BY CLARISSA-JAN LIM | New Yorkers, albeit many of them grudgingly, are gradually getting used to more pedaling passengers on those blazing blue Citi Bikes.
But what about local bike shops? Is Citi Bike rolling up riders at their expense?
At Gotham Bikes in Tribeca, a manager who gave his name as “Ben W.” said the shop has seen an increase in its overall sales due to the bike-share program.
“It’s getting more people on the road, more people learning about the sport and getting involved,” he said.
An employee at Danny’s Cycles in Gramercy said Citi Bike is a good option for people to ease into biking in a city famed for its vehicular congestion and aggressive drivers.
“They can try out a bike without committing to buying one,” James Ryan said. “It makes a more comfortable biking environment in the city because there are a lot more bikes, too.”
Business at Danny’s Cycles has increased as well since the advent of bike-share.
“A lot of people come in for bike gear, and we’ve sold a lot of helmets,” he noted.
Rentals are not a big part of the business at either Gotham Bikes or Danny’s Cycles. But for Frank’s Bike Shop, a small business that has been at its current Lower East Side location on Grand St. since 1976, the bike-share program has been bad news. Owner Frank Arroyo said that his rental business has decreased by 90 percent since the Citi Bikes were rolled out last month.
Arroyo’s main rental customers are European tourists, a demographic that has since been drawn away by Citi Bikes. Initially, a bike-share station was sited a few doors away from Frank’s Bike Shop on the corner of Grand and Henry Sts. But a petition on moveon.org to relocate the bike station gathered more than 1,000 signatures. The Citi Bike dock was eventually removed — but only temporarily, according to the Citi Bike Twitter account, for utility construction in the street.
“I was grateful, and it was quite an honor to see how many people responded on my behalf,” Arroyo said of the petition effort. “It was really nice to see that people care. But they have flooded the place with them,” he said of the Department of Transportation, which installs the bike racks.
Removing one station does little since the area is overloaded with Citi Bike stations, said Arroyo.
“If you put it in front of a hotel, customers are going to walk of the hotel and use it,” he said.
However, Ben said the bike-share is good for bike sales at his shop.
“People have used the bike-share and realized how great it is to bike in the city, then decide that they want something nicer for themselves,” he noted.
Christian Farrell of Waterfront Bicycle Shop, on West St. just north of Christopher St., said initially he was concerned about bike-share, though, he admitted, “I was happy to see people on bikes.”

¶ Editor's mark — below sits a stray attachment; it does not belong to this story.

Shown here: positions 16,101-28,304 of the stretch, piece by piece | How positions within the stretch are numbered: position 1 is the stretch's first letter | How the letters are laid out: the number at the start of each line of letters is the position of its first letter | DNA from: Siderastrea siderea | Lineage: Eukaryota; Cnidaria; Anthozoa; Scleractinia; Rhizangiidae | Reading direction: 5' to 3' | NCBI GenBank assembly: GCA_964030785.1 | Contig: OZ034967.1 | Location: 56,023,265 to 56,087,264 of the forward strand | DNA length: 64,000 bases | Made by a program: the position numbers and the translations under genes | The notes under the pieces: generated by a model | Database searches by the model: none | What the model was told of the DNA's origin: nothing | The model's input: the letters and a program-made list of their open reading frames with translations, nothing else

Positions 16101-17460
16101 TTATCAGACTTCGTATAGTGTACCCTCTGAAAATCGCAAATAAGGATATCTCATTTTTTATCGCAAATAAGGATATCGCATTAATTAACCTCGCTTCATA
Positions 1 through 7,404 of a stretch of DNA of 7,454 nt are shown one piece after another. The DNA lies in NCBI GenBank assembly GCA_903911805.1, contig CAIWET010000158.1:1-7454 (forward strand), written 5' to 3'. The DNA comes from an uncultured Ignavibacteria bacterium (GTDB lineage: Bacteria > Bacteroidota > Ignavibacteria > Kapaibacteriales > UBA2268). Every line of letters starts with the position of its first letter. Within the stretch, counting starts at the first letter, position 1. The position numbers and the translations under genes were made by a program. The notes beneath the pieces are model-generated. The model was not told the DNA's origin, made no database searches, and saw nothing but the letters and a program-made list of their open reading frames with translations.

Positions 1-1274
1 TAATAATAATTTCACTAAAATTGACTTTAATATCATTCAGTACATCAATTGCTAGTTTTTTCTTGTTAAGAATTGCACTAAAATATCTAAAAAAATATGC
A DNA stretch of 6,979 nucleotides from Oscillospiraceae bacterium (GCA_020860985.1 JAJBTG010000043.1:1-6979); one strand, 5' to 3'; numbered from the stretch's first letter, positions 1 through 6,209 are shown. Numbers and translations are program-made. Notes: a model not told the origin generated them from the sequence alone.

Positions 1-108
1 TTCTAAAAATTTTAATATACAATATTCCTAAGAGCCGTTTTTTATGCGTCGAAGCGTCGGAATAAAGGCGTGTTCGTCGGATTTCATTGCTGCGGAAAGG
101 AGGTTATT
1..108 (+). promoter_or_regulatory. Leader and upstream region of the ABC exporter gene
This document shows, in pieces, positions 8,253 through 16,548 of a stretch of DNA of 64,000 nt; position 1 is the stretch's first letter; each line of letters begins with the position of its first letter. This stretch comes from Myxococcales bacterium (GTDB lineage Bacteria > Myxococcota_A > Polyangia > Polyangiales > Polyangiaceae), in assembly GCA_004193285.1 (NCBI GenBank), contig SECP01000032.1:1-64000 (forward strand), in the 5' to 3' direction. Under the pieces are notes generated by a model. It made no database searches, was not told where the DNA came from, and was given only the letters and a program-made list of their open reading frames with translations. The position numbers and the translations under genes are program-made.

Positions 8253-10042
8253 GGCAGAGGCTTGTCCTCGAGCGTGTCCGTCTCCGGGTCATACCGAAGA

Consisting of equal parts tourists and locals, his customers get a better rental deal at his shop because, despite charging only $10 for a daily rental, the bike-share program requires cyclists to check their bikes in at a bike station every half hour. His store, on the other hand, charges $10 for the first hour, $5 for the second, and $2.50 per hour after that.
“Six hours with Waterfront Bicycle Shop will cost a customer $25,” he said. “With Citi Bike, a six-hour rental will cost $126 [if the rider doesn’t re-dock his or her bike at a station every half hour]. Our rentals always include a helmet, a basket and a lock.”
Several dozen rental bikes were lined up on Weehawken St. last Sunday behind the store. Benny, who was watching over them, said another advantage over the Citi Bikes is that Waterfront’s bikes are all in good working order.
Farrell’s early concerns were echoed by Andrew Crooks, owner of NYC Velo, at 64 Second Ave.
“It seemed like a great idea, but one that would be difficult to implement,” Crooks said of Citi Bike. He said he worried about inexperienced riders’ lack of awareness of biking rules and backlash from non-cyclists. However, he said, it’s still too early to tell if his business has been impacted.
The actual Citi Bikes themselves have been criticized as “heavy,” “clunky,” even “ugly.” In comparison, Crooks said NYC Velo has bikes that are “lighter, faster and tend to be more comfortable.” Farrell of Waterfront also said his bikes are of “better quality” than the bike-share two-wheelers.
While it’s possible bike-share will cause a drop in business in the long run, Crooks allowed that the idea, as a whole, is good for the city.
“I believe that the program is a positive step forward for New York City,” he said, “and will prove to benefit New York City cycling conditions — in terms of greater acceptance, safety and accessibility.”